Terence Horgan and John Tienson claim that folk psychological laws are different in kind from basic physical laws in at least two ways: first, physical laws do not possess the kind of ceteris paribus qualifications possessed by folk psychological laws, which means the two types of laws have different logical forms; and second, applied physical laws are best thought of as being about an idealized world and folk psychological laws about the actual world. I argue that Horgan and Tienson have (...) not made a persuasive case for either of the preceding views. (shrink)
This paper identifies a type of multi-source (case-based) reasoning and differentiates it from other types of analogical reasoning. Work in cognitive science on mental space mapping or conceptual blending is used to better understand this type of reasoning. The type of argument featured herein will be shown to be a kind of source-blended argument. While it possesses some similarities to traditionally conceived analogical arguments, there are important differences as well. The triple contract (a key development in the usury debates of (...) the fifteenth and sixteenth centuries) will be shown to make use of source-blended arguments. (shrink)
This paper responds to criticisms levelled by Fodor, Pylyshyn, and McLaughlin against connectionism. Specifically, I will rebut the charge that connectionists cannot account for representational systematicity without implementing a classical architecture. This will be accomplished by drawing on Paul Smolensky's Tensor Product model of representation and on his insights about split-level architectures.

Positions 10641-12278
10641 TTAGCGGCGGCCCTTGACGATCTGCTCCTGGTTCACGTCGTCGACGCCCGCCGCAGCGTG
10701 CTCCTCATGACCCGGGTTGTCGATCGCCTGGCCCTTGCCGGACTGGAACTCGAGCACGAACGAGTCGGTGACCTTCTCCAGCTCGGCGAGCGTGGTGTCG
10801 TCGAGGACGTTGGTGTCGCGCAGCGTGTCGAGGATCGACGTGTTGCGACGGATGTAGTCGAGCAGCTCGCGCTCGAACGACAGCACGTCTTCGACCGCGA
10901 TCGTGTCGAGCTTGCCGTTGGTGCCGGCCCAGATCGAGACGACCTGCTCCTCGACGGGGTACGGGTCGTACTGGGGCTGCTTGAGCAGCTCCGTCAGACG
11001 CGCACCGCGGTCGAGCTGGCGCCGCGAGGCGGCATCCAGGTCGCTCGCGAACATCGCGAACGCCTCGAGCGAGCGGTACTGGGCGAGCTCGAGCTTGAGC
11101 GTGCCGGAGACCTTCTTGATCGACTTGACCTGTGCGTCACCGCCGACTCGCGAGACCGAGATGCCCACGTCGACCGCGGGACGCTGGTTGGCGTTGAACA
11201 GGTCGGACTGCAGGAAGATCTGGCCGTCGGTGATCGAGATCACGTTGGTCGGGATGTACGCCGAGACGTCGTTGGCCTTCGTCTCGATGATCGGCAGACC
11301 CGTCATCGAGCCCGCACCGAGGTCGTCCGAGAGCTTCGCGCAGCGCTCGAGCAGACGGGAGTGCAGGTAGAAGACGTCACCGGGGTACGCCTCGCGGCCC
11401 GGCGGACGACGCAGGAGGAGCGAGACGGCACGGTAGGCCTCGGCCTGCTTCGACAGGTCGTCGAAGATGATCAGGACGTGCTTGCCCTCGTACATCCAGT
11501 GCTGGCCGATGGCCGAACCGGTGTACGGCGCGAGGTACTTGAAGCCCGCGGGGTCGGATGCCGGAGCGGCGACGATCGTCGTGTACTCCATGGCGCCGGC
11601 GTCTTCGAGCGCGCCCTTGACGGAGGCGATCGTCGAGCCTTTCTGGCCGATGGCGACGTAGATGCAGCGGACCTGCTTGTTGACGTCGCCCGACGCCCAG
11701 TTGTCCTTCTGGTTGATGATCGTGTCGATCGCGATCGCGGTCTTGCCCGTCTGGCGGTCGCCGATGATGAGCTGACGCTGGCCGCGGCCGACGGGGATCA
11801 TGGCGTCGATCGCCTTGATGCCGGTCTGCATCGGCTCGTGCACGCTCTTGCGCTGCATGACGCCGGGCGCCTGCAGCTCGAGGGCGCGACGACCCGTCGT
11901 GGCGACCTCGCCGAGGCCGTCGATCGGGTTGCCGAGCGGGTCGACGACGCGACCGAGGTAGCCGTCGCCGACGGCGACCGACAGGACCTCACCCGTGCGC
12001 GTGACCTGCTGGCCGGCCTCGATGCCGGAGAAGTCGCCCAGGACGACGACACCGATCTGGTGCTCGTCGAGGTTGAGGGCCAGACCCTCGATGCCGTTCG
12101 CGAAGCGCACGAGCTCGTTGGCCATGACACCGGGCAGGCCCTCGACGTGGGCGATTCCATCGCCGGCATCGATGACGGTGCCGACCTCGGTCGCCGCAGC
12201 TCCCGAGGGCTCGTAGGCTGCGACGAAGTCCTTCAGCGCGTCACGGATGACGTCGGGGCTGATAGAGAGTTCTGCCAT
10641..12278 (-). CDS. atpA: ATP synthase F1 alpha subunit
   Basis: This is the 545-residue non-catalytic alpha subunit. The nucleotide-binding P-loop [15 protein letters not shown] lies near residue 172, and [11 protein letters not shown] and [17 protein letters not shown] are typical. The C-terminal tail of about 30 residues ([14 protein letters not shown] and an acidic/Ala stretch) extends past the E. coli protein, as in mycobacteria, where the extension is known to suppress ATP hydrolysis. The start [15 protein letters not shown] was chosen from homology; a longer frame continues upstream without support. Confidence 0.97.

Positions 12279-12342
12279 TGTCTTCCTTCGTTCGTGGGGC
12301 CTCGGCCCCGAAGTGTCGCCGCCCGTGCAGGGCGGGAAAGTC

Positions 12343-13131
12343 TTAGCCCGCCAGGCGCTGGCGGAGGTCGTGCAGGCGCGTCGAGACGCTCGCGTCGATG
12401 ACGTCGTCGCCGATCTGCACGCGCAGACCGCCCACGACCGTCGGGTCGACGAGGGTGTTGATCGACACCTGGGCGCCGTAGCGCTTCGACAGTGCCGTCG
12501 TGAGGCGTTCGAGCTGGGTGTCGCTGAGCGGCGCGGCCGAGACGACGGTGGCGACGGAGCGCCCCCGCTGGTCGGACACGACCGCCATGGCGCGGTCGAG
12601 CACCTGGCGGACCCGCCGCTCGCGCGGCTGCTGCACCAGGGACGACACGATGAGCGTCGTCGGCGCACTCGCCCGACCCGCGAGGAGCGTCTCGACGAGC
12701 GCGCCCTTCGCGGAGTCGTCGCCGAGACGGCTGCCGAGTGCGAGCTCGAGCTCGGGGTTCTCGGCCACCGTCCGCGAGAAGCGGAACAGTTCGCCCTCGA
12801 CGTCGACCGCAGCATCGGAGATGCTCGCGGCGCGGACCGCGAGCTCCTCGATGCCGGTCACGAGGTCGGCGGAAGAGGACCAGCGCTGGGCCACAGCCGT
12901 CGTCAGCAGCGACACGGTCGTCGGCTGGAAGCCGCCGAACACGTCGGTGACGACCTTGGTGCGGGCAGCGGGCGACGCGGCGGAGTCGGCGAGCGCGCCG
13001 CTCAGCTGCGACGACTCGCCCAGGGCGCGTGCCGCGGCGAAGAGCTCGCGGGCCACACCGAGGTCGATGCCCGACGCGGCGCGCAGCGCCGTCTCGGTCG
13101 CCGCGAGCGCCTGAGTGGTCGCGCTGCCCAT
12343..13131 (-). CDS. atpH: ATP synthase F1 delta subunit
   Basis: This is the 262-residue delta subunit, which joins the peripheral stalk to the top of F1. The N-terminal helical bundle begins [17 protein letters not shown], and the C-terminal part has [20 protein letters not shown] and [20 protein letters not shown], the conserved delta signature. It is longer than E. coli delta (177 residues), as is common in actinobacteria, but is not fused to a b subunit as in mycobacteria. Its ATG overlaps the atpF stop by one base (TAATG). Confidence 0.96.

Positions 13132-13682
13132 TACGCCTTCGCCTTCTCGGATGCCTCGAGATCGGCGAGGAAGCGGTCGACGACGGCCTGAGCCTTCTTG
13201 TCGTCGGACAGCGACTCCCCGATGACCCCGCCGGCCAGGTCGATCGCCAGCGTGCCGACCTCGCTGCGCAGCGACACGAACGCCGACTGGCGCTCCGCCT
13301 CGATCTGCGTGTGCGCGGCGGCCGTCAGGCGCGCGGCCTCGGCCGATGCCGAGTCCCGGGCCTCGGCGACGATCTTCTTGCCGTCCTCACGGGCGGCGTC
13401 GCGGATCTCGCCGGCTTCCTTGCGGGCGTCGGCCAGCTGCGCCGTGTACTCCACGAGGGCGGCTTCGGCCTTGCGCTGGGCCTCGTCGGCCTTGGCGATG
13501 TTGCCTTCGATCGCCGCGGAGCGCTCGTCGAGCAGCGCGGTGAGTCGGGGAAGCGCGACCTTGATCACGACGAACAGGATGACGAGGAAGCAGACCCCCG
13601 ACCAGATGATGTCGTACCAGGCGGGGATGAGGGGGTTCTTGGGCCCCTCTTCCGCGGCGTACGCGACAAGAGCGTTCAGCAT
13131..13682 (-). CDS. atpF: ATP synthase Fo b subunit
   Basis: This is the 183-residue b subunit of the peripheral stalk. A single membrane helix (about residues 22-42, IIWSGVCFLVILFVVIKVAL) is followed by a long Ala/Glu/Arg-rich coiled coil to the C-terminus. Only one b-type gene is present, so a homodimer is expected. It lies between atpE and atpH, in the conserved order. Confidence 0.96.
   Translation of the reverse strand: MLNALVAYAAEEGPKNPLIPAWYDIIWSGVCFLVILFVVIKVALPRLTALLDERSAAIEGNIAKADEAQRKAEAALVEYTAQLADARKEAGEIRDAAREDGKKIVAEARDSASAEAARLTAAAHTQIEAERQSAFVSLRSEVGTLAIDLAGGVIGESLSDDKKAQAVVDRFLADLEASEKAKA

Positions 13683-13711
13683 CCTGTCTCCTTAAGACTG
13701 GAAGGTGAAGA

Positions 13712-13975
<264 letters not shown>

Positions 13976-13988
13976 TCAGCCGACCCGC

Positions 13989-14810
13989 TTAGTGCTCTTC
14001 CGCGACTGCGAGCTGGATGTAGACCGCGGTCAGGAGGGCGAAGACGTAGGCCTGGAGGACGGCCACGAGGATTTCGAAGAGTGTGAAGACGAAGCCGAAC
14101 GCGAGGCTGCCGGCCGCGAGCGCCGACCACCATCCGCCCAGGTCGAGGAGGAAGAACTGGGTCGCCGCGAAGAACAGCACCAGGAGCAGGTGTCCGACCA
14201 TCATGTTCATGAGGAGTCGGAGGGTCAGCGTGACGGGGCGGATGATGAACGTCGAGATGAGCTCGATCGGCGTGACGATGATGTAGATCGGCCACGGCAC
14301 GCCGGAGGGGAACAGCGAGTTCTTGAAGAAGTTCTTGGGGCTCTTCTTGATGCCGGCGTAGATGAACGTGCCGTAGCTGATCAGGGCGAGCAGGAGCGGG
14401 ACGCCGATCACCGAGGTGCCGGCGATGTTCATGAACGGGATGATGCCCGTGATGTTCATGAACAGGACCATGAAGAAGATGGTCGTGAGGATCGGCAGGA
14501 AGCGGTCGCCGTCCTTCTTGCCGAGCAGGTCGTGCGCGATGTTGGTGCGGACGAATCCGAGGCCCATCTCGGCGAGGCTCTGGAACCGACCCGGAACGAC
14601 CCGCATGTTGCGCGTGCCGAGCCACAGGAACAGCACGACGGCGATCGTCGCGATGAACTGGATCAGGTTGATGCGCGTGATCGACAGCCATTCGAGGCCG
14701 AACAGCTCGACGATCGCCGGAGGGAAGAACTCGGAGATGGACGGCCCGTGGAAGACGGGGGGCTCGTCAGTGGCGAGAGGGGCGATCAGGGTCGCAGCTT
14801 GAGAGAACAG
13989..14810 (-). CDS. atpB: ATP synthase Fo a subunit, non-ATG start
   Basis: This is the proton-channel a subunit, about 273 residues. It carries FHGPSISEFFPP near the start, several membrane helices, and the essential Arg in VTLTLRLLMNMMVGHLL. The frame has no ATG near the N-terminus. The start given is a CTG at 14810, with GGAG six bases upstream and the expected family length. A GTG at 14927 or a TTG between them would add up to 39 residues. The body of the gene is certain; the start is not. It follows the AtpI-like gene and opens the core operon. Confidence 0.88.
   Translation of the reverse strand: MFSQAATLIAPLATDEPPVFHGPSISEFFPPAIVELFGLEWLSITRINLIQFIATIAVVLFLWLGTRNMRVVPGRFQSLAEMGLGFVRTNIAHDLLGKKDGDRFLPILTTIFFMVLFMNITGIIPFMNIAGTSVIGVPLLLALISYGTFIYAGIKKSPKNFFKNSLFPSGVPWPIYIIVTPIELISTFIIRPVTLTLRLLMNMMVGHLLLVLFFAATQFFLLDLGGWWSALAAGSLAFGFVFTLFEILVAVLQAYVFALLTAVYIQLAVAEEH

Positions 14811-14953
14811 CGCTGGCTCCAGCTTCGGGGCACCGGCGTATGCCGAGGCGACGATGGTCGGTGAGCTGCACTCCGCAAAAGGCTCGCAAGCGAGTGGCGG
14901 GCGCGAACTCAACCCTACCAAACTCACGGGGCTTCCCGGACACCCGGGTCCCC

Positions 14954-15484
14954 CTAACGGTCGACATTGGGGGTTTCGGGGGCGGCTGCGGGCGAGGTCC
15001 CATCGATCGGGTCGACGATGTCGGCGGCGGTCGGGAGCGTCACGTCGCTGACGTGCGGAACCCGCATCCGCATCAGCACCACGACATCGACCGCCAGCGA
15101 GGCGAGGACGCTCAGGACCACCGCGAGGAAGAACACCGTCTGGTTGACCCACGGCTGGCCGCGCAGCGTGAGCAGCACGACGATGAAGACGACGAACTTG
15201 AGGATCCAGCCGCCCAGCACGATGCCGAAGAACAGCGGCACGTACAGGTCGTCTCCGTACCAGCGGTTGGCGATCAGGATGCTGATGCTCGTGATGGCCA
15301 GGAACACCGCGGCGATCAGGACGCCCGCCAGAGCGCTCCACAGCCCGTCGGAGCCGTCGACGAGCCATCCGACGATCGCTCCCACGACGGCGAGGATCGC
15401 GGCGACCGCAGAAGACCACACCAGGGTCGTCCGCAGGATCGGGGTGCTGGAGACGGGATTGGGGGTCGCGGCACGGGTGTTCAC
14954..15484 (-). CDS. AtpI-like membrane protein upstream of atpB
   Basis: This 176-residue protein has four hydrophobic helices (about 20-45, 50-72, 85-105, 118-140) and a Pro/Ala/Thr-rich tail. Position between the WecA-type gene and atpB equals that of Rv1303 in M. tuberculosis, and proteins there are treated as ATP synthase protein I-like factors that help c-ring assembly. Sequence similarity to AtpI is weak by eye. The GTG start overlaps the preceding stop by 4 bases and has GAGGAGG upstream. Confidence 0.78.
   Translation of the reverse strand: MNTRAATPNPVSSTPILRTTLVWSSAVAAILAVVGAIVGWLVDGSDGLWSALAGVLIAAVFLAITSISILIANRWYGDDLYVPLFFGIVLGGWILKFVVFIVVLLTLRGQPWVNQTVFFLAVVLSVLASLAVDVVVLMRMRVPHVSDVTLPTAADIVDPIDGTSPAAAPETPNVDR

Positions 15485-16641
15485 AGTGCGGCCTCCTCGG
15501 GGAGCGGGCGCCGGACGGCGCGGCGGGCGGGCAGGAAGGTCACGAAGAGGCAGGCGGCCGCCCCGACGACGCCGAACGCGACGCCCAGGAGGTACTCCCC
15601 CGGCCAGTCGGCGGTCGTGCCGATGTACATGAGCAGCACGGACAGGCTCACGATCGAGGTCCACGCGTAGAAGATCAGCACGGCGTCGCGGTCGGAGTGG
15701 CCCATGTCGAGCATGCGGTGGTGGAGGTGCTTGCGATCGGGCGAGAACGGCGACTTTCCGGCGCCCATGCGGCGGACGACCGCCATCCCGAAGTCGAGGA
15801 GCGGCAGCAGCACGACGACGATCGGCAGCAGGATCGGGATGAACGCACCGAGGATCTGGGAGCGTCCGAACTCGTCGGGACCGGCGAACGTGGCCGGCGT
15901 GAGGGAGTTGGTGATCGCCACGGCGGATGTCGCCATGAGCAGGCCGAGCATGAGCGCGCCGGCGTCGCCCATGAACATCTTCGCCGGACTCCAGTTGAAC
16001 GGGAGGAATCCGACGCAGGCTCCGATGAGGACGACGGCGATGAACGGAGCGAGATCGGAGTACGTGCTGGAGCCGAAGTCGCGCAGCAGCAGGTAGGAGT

My paper proceeds in three stages: 1) the traditional relationship between philosophy and theology; 2) how the “foundationalist” issue affects this debate; 3) some final reflections. This essay, along with the previous one by Jack Bonsor, was originally presented to the “Theology in the Seminary Context” seminar at the Catholic Theological Society of America convention in June, 1995.
The article discusses current philosophical issues in foundationalism and anti-foundationalism as well as their ramifications for theological epistemology. Thestrengths and weaknesses of the anti-foundationalist theological current are also assessed.
This paper is a modification of Nicola Guarino and Christopher Welty's conception of the subsumption relation. Guarino and Welty require that that whether one property may subsume the other should depend on the modal metaproperties of those properties. I argue that the part of their account that concerns the metaproperty carrying a criterion of identity is essentially flawed. Subsequently, I propose to constrain the subsumption relation not, as Guarino and Welty require, by means of incompatible criteria of (...) absolute identity but by means of incompatible criteria of relative identity. After discussing the benefits of applying relative identity in ontological investigations I provide a formal framework in which to prove a counterpart of the identity criteria constraint. (shrink)
This essay argues for postmodern, non-metaphysical, non-foundational perspectives within Roman Catholic theological discourse. It was originally presented, along with the following article by Thomas Guarino, to the “Theology in the Seminary Context” seminar at the Catholic Theological Society of America convention in June, 1995.